Hall Effect switches have been poking at making a return to the land of the living, first through XMIT’s Hall Effect project (technically, he helped bring another company’s work to life stateside) and then through MassDrop’s clone of it, but now the Input Club is taking a whack at a Hall Effect keyboard. The Keystone is still being created, but there’s a waitlist you can join.
Hall Effect switches have been around for decades. They all but disappeared because it was the cost to manufacture them didn’t make enough economic sense, but advancements in technology have brought the cost down to the point that they can reemerge. You can watch this excellent piece on how they work, but the gist is that it uses a magnet and sensor inside the switch housing to produce an essentially friction-free, extremely long-lasting switch with no bounce.
Input Club calls its version the Silo Switch, and they’re using it not just for the inherent smoothness and cachet of Hall Effect switches, but to enable analog sensing, too.
Now that’s some news. The analog keyboard market is still quite nascent, with only three shipping keyboards that have the technology on board (the Wooting One and Two, and the new Cooler Master MK850). Wooting’s version requires Flaretech switches. Cooler Master is using Aimpad, which is similar to what Wooting created, but it can work with standard MX-style switches. Input Club wants to do it with a Hall Effect sensor, which is a new approach entirely.
Whereas both Wooting and Aimpad use IR light to detect input, translating the action in an analog signal, the Silo Switch reads voltage differences in the press of the Hall Effect switch. An Input Club representative told me that “Modern microcontrollers, PCB designs, and sensitivity improvements allow for exceptionally granular readings of Hall Effect voltage differences.”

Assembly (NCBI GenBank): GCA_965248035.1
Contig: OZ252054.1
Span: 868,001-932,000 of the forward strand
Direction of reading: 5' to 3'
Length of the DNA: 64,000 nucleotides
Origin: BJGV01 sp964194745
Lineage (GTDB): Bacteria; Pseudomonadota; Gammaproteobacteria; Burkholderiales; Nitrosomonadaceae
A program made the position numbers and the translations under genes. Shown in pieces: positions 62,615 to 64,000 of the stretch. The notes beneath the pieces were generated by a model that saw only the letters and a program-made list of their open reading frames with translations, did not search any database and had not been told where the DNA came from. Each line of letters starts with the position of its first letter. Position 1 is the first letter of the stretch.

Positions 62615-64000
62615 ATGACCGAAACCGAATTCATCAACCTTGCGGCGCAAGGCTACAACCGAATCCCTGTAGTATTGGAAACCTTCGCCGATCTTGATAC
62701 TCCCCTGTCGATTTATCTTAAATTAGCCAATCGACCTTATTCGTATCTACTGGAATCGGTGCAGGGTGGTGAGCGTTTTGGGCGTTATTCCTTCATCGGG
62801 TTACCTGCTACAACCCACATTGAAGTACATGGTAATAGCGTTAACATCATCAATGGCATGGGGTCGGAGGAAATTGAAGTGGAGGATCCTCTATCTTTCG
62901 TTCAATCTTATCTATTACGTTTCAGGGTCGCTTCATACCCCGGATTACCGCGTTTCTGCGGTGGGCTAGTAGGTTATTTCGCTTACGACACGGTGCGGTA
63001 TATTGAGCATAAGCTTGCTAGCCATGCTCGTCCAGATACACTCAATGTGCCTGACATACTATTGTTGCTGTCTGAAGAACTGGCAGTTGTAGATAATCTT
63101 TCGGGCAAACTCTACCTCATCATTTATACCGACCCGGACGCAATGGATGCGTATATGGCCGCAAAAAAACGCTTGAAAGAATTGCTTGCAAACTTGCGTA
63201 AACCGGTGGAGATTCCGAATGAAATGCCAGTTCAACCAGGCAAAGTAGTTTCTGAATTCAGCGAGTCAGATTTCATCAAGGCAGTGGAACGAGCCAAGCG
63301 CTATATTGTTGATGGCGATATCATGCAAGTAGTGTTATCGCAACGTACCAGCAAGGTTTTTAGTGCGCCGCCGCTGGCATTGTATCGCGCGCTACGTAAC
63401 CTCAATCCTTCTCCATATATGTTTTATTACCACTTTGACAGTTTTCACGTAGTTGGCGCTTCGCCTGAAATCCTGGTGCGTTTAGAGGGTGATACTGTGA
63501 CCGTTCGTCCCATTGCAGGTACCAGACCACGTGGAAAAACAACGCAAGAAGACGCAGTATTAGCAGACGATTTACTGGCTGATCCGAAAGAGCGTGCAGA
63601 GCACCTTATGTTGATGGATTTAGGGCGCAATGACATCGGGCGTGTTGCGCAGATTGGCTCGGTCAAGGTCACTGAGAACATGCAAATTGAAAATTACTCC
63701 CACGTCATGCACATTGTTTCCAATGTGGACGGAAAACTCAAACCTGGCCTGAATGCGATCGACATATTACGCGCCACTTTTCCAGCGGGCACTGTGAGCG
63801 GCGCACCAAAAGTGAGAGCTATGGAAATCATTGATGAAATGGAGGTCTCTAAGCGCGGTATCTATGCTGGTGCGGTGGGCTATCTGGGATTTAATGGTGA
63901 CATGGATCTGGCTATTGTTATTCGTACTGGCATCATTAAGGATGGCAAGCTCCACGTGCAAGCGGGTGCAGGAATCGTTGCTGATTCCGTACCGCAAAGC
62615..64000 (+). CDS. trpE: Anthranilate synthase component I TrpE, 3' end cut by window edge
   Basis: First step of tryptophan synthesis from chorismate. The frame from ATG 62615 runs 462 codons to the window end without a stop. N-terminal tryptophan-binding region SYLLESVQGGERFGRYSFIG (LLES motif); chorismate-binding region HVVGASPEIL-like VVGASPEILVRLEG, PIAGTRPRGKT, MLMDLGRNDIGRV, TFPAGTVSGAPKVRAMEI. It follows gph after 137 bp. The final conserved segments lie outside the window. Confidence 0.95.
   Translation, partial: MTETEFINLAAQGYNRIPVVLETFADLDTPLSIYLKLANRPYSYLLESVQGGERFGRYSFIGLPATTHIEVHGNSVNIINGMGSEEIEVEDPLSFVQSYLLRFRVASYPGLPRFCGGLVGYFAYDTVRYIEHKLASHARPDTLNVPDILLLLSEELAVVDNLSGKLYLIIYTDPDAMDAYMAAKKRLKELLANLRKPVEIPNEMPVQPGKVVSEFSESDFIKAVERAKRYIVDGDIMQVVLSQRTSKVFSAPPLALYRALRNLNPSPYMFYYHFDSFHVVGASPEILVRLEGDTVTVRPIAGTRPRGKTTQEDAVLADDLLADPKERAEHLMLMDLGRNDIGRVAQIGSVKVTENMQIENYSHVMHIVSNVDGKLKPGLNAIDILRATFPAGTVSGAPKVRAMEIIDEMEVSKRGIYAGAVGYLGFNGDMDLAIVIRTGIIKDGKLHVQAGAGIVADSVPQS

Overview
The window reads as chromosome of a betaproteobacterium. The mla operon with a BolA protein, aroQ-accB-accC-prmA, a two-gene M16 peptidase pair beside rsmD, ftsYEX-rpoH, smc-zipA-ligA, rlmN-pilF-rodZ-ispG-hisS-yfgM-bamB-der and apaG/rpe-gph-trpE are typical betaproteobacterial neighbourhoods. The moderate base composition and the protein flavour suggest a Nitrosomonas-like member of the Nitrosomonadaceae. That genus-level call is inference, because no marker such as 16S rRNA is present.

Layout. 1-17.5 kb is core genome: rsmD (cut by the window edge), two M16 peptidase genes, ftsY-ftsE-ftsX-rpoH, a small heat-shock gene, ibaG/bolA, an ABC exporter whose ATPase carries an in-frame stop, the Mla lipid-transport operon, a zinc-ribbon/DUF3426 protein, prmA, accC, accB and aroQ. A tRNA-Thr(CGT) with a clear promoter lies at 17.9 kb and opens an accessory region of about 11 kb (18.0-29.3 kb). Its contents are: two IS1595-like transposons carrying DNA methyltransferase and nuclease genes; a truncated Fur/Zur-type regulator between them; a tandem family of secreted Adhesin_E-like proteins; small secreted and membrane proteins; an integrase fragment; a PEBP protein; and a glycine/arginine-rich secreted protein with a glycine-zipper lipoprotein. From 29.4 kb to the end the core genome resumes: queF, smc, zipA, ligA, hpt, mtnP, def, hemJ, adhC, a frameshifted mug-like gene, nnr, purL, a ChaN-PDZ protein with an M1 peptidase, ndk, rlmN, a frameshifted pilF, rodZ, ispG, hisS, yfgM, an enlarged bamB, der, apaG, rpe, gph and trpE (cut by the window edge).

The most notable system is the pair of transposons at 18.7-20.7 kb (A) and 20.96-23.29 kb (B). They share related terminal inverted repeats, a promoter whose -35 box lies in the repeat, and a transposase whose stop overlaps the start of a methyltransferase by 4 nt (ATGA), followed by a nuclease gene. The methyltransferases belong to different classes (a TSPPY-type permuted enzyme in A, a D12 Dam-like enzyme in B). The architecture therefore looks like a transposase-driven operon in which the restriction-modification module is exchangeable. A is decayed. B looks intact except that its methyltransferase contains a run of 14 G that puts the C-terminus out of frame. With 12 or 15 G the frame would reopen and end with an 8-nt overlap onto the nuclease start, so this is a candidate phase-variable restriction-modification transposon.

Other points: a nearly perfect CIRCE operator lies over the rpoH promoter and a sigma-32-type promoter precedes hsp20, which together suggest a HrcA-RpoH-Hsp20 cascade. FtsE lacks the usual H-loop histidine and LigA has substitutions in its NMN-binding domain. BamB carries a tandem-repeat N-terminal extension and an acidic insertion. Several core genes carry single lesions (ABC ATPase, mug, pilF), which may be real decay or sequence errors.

The bigger question is how exactly they plan to translate that into something that will actually work in games. That issue is a serious bottleneck to implementation, as those of us who have reviewed analog keyboards can attest. Input Club is still creating all this, and it sounds like they haven’t fully dealt with that problem yet. “We will use APIs and other open source projects to interface with games and applications,” the rep added. He also noted that more details on that front will emerge as the Keystone keyboard continues.
To say this is an ambitious project is an understatement. Adding not one, but two uncommon technologies into a single new keyboard is an exceedingly difficult challenge. Input Club is not a large company and only has so many resources to burn on product development, but there are two words on the waitlist page that show they’re getting help: “Kaihua engineers.” Kaihua has far more resources at its disposal, and it bodes well for the success of the Keystone project that they’re directly involved.
Whatever the Silo Switch ends up looking like, it will be socketless and hot swappable. You’ll be able to change the actuation point, and there will be linear, tactile, and clicky versions. (The wisdom of putting a tactile bump and/or a click in a variable-actuation switch, let alone an analog switch, is debatable.) They’ll have RGB lighting and full programmability.
I’m told that the target price is under $100. If they can hit that mark while delivering on all of the above, it will be victory upon victory upon victory. For now, they have a long, long way to go; there’s no actual keyboard prototype yet, it seems: “We constructed a working proof of concept PCB, alongside prototype switches, and confirmed functional analog sensitivity at hundreds of levels for every key.”
A Kickstarter for the project is planned for June.